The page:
Monday, January 3, 2011

2011 New Years Resolutions for DOD Energy

As the New Year loomed, thoughts turned from sugarplums to resolutions. DOD’s resolutions to tighten its energy belt was evident in the establishment of very aggressive goals for energy demand reduction, the production of renewable/alternative power in support of installations and bringing sustainability to operational energy.

The Department and the Services have set numerous quantity and time goals that, in order to achieve, they must start right now. A few of these are:

  • Beginning in 2010 the Navy and Marine Corps will change the way contracts are awarded with Industry being held contractually accountable for meeting energy efficiency targets
  • By 2013 DOD will procure 7.5% of its electricity from renewables; 25% by 2025
  • By 2015, DOD will reduce energy demand by 30%
  • By 2015 the Navy will cut in half the amount of petroleum used in their commercial vehicle fleet through phased adoption of hybrid, electric, and flex fuel vehicles
  • By 2016 the Navy will sail the Great Green Fleet, a carrier strike group composed of nuclear ships, hybrid electric ships running biofuel, and aircraft flying on biofuel
  • By 2016, the Air Force wants to be buying 400 million gallons of fuel alternatives that are cost competitive with petroleum based fuel and no more carbon intensive in production than available conventional fuels.
  • By 2020, the Navy will meet 50% of their total requirements with renewables and have 50% of their installations at Net Zero
  • By 2025, the Air Force must bring 1,000 MW of renewable capacity online to meet its goals.

What this plethora of goals attests to are the good intentions of the Department. The challenge will be in accountability. The Services have not made public the campaign plans required to meet these goals, but assuming a normal distribution overtime, we can estimate what we should expect to see in 2011.

Based upon previous analysis, DOD needs to reduce its installation energy use by about 6,300 billion BTUs (BBTUs) every year to make the 2013 goal. It will have to add about 1.5% of its total energy use every year in order to reach the 2015 goal. The challenges in developing an algorithm to model this are the unknowns of growth. If a serious drawdown begins in Afghanistan in mid-2011, those returning service members will increase demand at military installations. Additionally, DOD has not established how these percentages will be applied. In total? Per installation? And from where will the funding come?

In order to reach these goals the Department will have to make use of Energy Saving Performance Contracts, Utilities Energy Services Contracts, Enhance Use Leases and Energy Conservation Improvement Programs. Only the ECIP puts money directly in to commanders’ hands for immediate execution. Al l the other programs are third party investment programs and require long lead lines and bureaucratic gymnastics with government agencies and local utilities. Either the timelines will start slipping or bold audacious leadership will be required. The decentralized model for execution, with each commander making his own determination in what to invest, when and where will not support a strategy.

So, we will be watching for a coordinated DOD strategy for installation and operational energy that addresses the Services established goals (or dismisses them!), supported by a Program Objective Memorandum providing outyear funding for the various methods necessary to reach the goals. Otherwise we will see DOD continue to tout a number of tactical successes without a clear vision of the endstate.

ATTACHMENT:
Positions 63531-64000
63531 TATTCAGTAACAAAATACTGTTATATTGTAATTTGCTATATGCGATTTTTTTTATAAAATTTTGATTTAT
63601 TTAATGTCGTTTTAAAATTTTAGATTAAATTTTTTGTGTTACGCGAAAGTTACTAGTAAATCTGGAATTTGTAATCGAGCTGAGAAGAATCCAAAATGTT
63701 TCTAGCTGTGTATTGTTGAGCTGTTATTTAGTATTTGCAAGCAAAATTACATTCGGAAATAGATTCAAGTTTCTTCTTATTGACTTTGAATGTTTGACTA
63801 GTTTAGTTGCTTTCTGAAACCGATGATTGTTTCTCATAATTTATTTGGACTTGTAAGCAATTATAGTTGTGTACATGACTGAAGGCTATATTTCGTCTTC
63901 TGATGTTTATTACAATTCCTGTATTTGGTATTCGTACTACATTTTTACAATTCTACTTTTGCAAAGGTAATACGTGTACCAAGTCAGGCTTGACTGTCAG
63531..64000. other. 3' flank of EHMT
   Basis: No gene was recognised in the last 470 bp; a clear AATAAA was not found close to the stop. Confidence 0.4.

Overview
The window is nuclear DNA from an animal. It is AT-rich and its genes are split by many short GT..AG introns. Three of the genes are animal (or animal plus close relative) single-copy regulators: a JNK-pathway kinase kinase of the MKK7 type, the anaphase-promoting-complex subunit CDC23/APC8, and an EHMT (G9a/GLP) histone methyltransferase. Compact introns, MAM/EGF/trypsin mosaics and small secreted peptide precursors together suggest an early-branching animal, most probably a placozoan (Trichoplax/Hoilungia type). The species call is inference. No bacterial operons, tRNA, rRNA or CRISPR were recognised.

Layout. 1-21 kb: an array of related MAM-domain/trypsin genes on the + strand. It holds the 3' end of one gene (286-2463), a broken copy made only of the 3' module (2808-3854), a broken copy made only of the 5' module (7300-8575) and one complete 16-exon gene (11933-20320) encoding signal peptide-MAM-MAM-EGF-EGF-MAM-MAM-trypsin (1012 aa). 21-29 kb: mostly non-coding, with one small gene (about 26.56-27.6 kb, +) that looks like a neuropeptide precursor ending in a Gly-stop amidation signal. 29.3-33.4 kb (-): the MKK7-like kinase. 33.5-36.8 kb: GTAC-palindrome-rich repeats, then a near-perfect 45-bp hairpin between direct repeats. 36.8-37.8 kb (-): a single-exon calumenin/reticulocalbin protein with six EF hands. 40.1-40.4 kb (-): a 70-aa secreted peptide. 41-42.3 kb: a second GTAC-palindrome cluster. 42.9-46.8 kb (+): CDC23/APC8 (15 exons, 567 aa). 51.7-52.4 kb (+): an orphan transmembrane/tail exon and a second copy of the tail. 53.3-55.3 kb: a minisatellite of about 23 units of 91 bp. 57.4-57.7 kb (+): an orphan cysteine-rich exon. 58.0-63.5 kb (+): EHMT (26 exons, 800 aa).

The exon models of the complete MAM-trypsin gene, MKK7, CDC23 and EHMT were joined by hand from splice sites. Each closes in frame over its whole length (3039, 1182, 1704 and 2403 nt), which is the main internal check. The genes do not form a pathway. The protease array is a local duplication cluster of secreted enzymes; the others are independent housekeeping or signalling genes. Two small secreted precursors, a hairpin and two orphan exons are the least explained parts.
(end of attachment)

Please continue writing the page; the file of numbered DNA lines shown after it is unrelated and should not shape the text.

In the coming year, we will look for enterprise wide efforts to reduce demand that use the buying power of DOD to negotiate with utilities. When DOD reduces demand, the utilities are the losers; how can this be made more palatable?

SPIDERS will serve as the stalking horse for the smart micro grid. With dozens of smart grid efforts underway, SPIDERS can serve as the unifying effort to take the best from each and move forward rapidly on this important endeavor.

Finally, Section 2688 of title 10, United States Code has required that DOD privatize its utilities. The Defense Reform Initiative’s (DRI) “objective is to get DoD out of the business of owning, managing, and operating utility systems by privatizing them”. We will not see installations “buying” renewable/ alternative energy power plant. We do hope to see better metrics in what the installations ask for. A 500MW solar plant is not the same as a 500MW geothermal system. Watt-hour is the better measurement. Intermittent systems require utility grade storage to create reliability.

The goal of the Green Fleet will require greater flexibility and adaptability in the Navy’s bio fuels program. In order to get to 400 million gallons of bio fuel, the Air Force fuel certification will have to accelerate; this means more funding. If there is in fact $200 million in the NDAA 2011 bill for energy R&D, much of it will have to go to bio fuels. The rest needs to go for research on viable, deployable utilities level storage programs.

Right now, DOD is the Nation’s best hope to embrace our energy future. America was the country that electrified the world in the first half of the last century; we computerized it in the last half. We should be the nation that leads the world in the new energy economy and the excellent efforts of DOD to date can spark that leadership. DOD takes these actions in the name of national security. The results should be the start of the next American Century. Happy New Year!

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